“To err is human.”
This quote by British poet Alexander Pope gained new meaning to me after reading a follow-up article by Information Week on the massive security breach that the American retailer Target experienced this past November. According to the story, the Target security team reviewed and ignored urgent warnings about unknown malware spotted on their network. They simply made the wrong call. This can happen, but this erroneous call, ended up resulting in millions of dollars in lost revenues to the organization as well as exposed the personal and credit information of millions of their shoppers.
Despite Target’s security systems alerting two different on-call security teams, one in Bangalore and one in Minneapolis, the action taken was inaction. In a written response, a Target spokeswoman commenting on the security team’s decision said that, “based on their interpretation and evaluation of that activity, the team determined that it did not warrant immediate follow up.” Also important to note: Target, consisting of 1,600+ stores in 48 states, had invested millions of dollars during the twelve months preceding the breach to build this top-notch enterprise network security system.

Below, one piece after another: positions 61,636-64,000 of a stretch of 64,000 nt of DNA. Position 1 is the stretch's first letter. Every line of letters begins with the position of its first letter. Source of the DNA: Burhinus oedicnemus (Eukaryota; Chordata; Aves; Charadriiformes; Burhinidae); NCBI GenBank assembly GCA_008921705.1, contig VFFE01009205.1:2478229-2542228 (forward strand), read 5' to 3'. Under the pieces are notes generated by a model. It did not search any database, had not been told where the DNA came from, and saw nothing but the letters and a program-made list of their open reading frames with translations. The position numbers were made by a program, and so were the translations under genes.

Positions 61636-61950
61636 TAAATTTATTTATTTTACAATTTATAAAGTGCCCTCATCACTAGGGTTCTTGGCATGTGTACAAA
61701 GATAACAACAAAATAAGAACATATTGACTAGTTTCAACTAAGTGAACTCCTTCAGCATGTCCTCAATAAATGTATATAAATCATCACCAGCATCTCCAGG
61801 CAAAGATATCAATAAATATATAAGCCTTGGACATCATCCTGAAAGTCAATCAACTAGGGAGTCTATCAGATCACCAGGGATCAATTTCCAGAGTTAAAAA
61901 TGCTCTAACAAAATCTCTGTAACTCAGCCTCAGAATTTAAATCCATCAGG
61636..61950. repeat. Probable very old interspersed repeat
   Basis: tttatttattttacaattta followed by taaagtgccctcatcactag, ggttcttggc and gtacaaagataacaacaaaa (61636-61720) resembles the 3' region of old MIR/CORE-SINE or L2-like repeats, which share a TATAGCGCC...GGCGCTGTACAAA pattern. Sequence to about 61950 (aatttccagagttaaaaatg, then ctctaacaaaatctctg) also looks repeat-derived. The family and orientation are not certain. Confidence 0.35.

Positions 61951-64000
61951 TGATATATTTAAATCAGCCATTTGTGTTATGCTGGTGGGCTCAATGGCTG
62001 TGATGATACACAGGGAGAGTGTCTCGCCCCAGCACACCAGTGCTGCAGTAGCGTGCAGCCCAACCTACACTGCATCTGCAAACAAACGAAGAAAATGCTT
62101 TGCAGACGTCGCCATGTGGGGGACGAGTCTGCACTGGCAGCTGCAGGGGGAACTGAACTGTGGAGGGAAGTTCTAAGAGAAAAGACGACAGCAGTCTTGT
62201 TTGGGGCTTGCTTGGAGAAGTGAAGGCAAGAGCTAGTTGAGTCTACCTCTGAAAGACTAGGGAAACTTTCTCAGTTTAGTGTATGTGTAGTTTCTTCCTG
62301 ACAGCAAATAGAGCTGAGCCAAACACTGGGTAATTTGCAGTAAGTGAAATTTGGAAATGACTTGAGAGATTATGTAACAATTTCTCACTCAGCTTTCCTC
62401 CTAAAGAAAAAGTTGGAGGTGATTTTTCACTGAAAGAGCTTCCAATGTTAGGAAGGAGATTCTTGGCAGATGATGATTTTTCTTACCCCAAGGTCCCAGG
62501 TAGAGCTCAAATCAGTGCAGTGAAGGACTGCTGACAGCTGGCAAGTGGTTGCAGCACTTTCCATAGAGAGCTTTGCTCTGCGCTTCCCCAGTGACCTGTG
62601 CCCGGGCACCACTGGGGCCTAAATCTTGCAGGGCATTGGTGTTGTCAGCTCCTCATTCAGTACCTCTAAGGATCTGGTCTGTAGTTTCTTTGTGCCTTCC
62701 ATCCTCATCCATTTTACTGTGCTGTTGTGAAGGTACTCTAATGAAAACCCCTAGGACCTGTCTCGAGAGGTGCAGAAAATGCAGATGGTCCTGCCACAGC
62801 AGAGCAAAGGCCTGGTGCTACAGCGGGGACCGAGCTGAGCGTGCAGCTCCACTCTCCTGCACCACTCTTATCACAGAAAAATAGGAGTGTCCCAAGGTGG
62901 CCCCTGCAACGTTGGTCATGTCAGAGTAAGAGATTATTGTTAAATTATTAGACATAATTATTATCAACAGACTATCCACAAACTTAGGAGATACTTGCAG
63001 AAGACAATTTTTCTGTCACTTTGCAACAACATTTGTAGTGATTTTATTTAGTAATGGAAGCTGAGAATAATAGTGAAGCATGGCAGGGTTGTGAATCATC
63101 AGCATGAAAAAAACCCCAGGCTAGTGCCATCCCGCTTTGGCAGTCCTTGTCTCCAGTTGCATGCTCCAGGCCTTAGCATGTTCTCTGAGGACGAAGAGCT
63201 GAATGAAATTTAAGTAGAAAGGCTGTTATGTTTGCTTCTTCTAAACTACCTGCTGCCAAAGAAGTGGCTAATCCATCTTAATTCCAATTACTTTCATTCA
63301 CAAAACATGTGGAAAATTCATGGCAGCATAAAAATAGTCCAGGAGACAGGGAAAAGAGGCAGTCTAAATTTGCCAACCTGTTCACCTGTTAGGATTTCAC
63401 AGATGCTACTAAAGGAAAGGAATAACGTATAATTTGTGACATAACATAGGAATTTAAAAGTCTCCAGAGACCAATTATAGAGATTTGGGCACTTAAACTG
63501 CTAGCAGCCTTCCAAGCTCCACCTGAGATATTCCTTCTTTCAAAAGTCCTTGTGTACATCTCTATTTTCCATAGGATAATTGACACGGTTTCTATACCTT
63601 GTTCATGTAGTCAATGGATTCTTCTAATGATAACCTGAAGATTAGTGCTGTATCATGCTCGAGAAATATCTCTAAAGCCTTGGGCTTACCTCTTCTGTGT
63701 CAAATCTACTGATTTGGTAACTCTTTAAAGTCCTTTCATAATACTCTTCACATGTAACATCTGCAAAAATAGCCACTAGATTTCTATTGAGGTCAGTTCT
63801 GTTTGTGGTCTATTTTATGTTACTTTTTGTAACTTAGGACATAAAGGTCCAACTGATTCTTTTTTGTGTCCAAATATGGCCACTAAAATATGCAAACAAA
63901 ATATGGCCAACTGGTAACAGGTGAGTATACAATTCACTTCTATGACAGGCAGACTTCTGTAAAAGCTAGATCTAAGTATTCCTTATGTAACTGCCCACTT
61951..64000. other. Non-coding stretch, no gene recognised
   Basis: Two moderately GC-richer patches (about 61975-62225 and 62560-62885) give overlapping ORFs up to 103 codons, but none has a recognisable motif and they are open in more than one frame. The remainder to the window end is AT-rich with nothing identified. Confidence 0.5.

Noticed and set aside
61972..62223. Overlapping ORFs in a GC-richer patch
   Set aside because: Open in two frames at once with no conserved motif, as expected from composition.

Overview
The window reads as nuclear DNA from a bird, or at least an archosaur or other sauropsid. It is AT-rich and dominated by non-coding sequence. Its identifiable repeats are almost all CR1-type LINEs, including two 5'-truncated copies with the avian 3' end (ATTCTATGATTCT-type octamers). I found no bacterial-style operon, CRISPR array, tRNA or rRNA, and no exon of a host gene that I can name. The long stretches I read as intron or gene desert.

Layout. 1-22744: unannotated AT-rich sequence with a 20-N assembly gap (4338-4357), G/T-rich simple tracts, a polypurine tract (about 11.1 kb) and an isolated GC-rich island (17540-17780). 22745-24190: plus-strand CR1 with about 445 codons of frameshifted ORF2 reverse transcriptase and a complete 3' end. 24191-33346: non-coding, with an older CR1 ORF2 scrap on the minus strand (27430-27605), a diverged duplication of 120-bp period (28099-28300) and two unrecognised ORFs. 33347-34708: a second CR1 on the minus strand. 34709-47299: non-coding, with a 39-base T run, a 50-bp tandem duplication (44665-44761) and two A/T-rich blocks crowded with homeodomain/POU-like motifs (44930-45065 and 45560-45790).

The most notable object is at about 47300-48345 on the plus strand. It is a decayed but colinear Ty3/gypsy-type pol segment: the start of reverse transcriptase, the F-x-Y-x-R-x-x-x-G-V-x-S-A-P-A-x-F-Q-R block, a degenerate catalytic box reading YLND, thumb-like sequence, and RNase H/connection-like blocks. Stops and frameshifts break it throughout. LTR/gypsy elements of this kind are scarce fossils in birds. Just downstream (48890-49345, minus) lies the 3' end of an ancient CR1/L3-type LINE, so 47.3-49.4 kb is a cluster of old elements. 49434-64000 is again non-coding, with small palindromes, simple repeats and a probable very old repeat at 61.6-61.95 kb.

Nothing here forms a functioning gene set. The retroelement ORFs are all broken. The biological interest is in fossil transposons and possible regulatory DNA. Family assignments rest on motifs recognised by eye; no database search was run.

What we can learn from this story?
Considering the transaction load that successful retailers and e-retail sites can receive, missing an occasional threat is, indeed, human. Hackers, however, understand this vulnerability. The more-sophisticated attackers have been known to add extra traffic to a site using DDoS attacks. This increases the likelihood that they can hide their more malicious activities better among the extra load on the site. But can an error, in the case of an ignored security alert, be avoided? Yes.
The integration of detection and protection tools within a single control/orchestration layer is a revolutionary approach that helps to counter the risk of human error. With this approach, the control layer does more than just report. It makes actionable items and then decides (within fractions of a second) what the best protection approach is and then immediately implements it.
As cyber attacks continue to rise with more complex, multi-vector campaigns, this can challenge any enterprises’ ability to protect their network and customer information. By automating mitigation and selecting the most effective tools and locations – aided by human effort and expertise – enterprises can offer the most complete protection for their network in the data center, at the perimeter or in the cloud. To err is human, but to automate — secure.